March 24, 1998
KALAMAZOO -- A reading and talk by a leading scholar on the work of Emily Dickinson will be the focal point of a tribute to Western Michigan University's first lady during a Wednesday, April 8, celebration of American women's poetry.
Dr. Daneen Wardrop, WMU associate professor of English, will read from her book, "Emily Dickinson's Gothic: Goblin with a Gauge," in the event set for 4 to 6 p.m. at Waldo Library on the WMU campus. Her reading, which will be in Room 1070, will begin at 4 p.m. A 5 p.m. reception will follow in the Edwin and Mary Meader Rare Book Room, the home of the Carol Ann Haenicke American Women's Poetry Collection.
The collection was established in 1993 in honor of Haenicke, a professional librarian and patron of the arts. It was the first in the nation to focus exclusively on poetry by American women authors. Each semester, a scholarly presentation in honor of the collection is held at the library. This semester's presentation also was designed to pay tribute to Haenicke, the wife of WMU President Diether H. Haenicke, who is retiring from the presidency in July.
During the event, Carol Haenicke will be presented with a signed copy of Wardrop's book, which has received critical praise.
"The presentation is a symbol of the work she has done involving the poetry collection and a 'thank you' to Carol for being a supporter," says Dr. Thomas L. Amos, head of special collections at Waldo Library.
The choice of Wardrop's book on Dickinson as the event's focal point is particularly appropriate, Amos says, since the Haenicke collection holdings include a large number of early printed editions of Dickinson's poems. Since the collection was established in 1993, it has tripled in size to more than 6,500 volumes. The collection has great breadth, he says, and is now developing additional depth around groups of American women poets, becoming a significant research resource.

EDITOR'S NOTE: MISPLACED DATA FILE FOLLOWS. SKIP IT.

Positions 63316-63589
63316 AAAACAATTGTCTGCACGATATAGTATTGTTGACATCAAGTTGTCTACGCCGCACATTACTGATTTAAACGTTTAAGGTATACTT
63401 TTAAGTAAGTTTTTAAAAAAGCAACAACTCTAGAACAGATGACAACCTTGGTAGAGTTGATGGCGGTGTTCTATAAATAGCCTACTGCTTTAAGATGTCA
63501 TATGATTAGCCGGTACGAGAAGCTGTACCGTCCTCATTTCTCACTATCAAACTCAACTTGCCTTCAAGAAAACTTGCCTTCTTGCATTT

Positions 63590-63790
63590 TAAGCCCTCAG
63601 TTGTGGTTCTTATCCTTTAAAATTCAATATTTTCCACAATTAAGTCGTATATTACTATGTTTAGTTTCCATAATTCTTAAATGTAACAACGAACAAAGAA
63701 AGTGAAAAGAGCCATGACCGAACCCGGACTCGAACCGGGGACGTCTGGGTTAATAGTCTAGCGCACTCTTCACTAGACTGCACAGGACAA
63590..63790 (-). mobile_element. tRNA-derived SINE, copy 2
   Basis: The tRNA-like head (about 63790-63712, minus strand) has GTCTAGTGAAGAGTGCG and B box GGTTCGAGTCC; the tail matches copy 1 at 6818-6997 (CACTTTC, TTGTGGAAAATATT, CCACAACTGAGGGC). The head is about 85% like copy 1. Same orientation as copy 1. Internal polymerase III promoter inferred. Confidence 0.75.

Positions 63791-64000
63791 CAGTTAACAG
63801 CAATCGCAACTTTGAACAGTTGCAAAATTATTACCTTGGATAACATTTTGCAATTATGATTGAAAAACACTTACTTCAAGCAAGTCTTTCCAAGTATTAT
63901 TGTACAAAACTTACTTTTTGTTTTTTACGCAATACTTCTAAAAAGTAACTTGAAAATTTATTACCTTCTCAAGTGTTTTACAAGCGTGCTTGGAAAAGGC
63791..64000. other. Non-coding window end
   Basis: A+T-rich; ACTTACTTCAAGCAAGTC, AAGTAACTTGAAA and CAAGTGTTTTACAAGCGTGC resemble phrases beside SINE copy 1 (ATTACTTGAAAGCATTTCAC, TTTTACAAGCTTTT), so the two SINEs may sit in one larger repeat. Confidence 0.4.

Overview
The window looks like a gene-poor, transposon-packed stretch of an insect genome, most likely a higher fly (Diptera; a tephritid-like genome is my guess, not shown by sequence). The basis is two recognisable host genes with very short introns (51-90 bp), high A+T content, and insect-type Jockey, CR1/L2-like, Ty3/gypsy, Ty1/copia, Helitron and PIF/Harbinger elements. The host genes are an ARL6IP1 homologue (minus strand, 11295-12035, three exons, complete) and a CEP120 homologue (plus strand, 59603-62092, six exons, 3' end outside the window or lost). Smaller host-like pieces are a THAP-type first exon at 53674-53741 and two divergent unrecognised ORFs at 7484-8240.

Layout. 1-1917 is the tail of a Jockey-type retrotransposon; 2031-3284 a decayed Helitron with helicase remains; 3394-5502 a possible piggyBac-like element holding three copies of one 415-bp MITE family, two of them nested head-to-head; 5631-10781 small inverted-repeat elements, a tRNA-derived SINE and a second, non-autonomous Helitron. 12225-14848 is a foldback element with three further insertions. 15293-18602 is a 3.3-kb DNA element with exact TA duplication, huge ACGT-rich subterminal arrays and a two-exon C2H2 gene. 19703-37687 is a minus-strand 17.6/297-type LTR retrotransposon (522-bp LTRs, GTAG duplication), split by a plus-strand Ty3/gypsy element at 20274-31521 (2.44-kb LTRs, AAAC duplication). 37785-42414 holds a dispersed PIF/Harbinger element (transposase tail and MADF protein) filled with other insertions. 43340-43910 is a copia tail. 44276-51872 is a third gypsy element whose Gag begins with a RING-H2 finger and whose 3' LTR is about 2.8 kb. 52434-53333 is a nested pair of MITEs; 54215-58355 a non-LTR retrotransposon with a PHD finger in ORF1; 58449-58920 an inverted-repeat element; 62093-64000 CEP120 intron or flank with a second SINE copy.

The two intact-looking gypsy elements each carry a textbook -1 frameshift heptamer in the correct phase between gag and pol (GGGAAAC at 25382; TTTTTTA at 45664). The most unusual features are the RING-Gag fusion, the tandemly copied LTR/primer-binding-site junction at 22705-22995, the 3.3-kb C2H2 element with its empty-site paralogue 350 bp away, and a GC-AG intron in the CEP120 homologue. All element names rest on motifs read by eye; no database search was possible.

Wardrop will read from her 1996 book, which was published by the University of Iowa Press. In the work, she analyzes Dickinson as a gothic writer, a designation unused before because the dark and menacing themes of gothic literature are traditionally associated with fiction rather than poetry. Traditional critics of Dickinson's work have concentrated on the sweet and romantic elements of her poetry.
"Dickinson is an interesting litmus test of how views of literature have changed over the years," Wardrop says. "In the past two decades, critics have recognized the wild, stormy and powerful side of her writing. My approach has focused on examining the gothic influences on her work."
Wardrop says the fact that Dickinson has been both popularly and critically acclaimed assured the longevity of her work even though she was not part of the academic or literary power structure of her time. Now critics are looking at her work from an entirely new perspective.
"Our ideas about literature had to change before we could understand her as well as we should," Wardrop says.
Wardrop has been a faculty member at WMU since 1990. She earned a bachelor's degree from Central Michigan University, two master's degree from WMU and a doctoral degree from the University of Virginia.
The event, which is free and open to the public, is sponsored by the Department of English and Waldo Library. For more information, persons should contact Amos at (616) 387-5221 or Dr. Katherine Joslin, professor and director of graduate studies in the Department of English, at (616) 387-2584.
Media contact: Cheryl Roland; firstname.lastname@example.org
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